- SAB has committed R2 billion to capital investments in SA.
- Although SAB has taken on government about previous bans on the sale of alcohol, it believes no further sales bans will be imposed.
- It argued for finding sustainable solutions to boost the economy.
South African Breweries (SAB) has committed R2 billion to capital investments in South Africa, saying it believes the government will no longer impose alcohol bans.
The money will be use to upgrade its operating facilities and invested in new equipment.
The country has been in a Covid-19 lockdown for more than a year, and during that time, the government has imposed and lifted a series of bans on the sale of alcohol. Its rationale for the bans was that hospital beds had to be clear of alcohol-related trauma cases to ensure that Covid-19 patients access to beds.
The industry warned of the financial repercussions of the ban, saying billions in revenue and more than 200 000 jobs were at stake. As a result of the second and third bans, SAB cancelled capital investment worth R5 billion last year, with fellow beermaker Heineken following with a R6 billion cancellation. Heineken confirmed recently that it is now in talks about a possible takeover of Distell.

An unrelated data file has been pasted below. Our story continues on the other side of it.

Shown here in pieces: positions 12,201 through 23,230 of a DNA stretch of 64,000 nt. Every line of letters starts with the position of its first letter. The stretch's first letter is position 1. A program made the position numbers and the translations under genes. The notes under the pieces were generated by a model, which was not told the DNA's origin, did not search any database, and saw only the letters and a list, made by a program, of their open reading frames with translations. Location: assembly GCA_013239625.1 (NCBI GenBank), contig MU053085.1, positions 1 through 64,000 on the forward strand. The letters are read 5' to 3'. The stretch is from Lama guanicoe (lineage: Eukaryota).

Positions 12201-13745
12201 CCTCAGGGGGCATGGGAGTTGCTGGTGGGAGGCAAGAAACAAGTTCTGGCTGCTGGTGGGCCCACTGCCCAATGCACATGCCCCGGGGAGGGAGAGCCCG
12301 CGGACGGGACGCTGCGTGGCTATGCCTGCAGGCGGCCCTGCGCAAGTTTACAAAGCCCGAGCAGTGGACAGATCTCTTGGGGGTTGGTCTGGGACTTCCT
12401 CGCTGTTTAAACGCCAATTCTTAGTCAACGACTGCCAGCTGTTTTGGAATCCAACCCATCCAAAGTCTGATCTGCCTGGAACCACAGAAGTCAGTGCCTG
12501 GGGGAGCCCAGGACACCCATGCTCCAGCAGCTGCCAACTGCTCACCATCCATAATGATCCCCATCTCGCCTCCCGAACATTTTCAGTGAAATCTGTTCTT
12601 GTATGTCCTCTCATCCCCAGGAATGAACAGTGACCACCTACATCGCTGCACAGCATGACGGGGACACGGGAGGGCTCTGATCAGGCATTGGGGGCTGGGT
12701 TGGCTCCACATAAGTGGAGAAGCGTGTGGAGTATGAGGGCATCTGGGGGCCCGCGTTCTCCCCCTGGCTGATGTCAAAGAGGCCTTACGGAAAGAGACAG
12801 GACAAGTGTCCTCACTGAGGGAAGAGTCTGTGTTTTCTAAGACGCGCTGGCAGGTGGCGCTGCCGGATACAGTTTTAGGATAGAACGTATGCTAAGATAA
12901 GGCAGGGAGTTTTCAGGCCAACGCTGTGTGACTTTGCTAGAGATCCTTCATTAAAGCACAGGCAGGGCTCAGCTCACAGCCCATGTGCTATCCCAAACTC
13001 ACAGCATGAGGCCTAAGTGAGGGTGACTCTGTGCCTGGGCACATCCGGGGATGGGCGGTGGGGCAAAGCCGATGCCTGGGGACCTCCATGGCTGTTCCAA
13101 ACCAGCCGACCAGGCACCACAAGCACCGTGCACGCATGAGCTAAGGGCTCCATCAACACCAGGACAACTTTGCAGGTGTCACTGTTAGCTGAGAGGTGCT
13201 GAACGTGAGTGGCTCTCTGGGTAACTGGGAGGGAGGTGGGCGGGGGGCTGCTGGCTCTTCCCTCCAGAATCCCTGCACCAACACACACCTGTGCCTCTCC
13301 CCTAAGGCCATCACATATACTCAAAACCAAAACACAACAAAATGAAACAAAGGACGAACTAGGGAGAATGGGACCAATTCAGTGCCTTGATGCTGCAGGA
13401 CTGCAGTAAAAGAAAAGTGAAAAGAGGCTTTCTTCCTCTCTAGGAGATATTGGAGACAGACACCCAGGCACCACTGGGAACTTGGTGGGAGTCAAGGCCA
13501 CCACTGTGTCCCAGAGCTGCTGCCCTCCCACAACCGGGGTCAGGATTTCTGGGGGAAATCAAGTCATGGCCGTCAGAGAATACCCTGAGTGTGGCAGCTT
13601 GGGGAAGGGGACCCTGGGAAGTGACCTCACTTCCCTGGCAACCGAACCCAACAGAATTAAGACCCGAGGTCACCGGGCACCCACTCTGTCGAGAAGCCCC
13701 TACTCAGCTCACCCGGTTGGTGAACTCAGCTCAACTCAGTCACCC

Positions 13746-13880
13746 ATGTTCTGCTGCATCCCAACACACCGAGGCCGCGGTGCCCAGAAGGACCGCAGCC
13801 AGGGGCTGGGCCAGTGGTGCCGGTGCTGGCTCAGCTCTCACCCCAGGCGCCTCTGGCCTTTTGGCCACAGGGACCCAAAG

SAB is challenging the lawfulness of the alcohol sales bans in courts, saying that it has lost R4.5 billion in income, and objected to government's lack of consultation about the bans.
However, it seems as though the AB InBev-owned company and the government have smoothed their relationship, following engagements through the National Economic Development and Labour Council (Nedlac) and the National Joint Operational and Intelligence Structure (Natjoints).
In a show of confidence, SAB announced this week that it would invest R2 billion across its South African operations on capital expenditure - such as upgrading its operating facilities - as well as new equipment, which will be completed in the 2022 financial year.
"The recent engagements with government, we believe, are a signal that we can expect to see more consultation in the future and that blanket bans will be a thing of the past," said Richard Rivett-Carnac, SAB’s vice-president for finance and legal.
SAB said the R2 billion was a new allocation, since the R5 billion in capital expenditure was cancelled in 2020. In response to the kind of action the beermaker would take if the government imposed another ban, SAB said collaboration was the key to finding sustainable solutions that saved both lives and livelihoods, as well as boosting the economy.